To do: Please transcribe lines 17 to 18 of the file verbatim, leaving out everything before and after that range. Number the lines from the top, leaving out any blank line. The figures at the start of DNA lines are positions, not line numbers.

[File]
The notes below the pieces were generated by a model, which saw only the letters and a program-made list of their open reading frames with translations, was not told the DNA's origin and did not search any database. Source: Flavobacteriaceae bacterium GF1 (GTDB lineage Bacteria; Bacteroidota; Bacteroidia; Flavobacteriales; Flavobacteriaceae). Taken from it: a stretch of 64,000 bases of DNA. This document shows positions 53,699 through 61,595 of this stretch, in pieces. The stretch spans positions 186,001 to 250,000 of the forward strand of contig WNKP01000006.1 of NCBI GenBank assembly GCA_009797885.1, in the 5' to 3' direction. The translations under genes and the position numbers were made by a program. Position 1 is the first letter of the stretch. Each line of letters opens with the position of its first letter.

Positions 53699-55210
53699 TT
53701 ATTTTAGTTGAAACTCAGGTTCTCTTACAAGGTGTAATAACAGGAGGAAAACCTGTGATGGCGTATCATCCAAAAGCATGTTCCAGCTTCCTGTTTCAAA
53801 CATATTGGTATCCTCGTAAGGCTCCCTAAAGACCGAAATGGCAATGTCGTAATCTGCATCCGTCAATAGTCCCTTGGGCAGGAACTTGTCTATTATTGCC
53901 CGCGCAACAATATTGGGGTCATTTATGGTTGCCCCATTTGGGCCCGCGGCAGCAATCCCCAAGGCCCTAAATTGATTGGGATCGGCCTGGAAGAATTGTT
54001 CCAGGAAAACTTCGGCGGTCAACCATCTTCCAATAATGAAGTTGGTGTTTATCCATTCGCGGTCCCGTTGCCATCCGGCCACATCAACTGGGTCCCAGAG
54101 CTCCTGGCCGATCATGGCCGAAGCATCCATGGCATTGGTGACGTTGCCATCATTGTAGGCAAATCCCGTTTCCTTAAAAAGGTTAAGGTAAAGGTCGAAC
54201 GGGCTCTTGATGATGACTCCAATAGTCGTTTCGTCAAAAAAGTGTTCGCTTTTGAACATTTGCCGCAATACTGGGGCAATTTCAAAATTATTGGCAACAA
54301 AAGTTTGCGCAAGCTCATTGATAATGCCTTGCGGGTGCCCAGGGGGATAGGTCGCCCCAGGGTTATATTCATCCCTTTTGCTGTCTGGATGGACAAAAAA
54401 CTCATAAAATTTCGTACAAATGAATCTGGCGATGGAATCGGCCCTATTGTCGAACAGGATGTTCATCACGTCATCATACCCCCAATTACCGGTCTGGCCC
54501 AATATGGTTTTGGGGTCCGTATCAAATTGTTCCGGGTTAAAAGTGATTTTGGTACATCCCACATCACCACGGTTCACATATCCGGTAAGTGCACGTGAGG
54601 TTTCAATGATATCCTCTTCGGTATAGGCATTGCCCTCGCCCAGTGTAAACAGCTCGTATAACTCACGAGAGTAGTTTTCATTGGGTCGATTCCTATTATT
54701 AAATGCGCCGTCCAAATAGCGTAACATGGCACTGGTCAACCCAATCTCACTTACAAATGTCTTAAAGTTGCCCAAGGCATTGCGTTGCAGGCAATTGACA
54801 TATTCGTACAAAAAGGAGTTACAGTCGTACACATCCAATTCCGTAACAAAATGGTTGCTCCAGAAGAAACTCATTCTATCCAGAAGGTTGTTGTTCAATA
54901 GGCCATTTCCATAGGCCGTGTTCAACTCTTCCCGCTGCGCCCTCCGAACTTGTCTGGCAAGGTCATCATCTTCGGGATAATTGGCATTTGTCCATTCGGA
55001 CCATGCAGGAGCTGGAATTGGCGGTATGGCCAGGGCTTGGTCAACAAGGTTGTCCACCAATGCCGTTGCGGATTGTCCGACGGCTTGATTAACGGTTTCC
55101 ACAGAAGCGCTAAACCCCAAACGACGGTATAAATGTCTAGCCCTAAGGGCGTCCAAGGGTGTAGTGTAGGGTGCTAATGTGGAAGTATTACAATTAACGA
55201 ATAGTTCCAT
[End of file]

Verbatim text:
55001 CCATGCAGGAGCTGGAATTGGCGGTATGGCCAGGGCTTGGTCAACAAGGTTGTCCACCAATGCCGTTGCGGATTGTCCGACGGCTTGATTAACGGTTTCC
55101 ACAGAAGCGCTAAACCCCAAACGACGGTATAAATGTCTAGCCCTAAGGGCGTCCAAGGGTGTAGTGTAGGGTGCTAATGTGGAAGTATTACAATTAACGA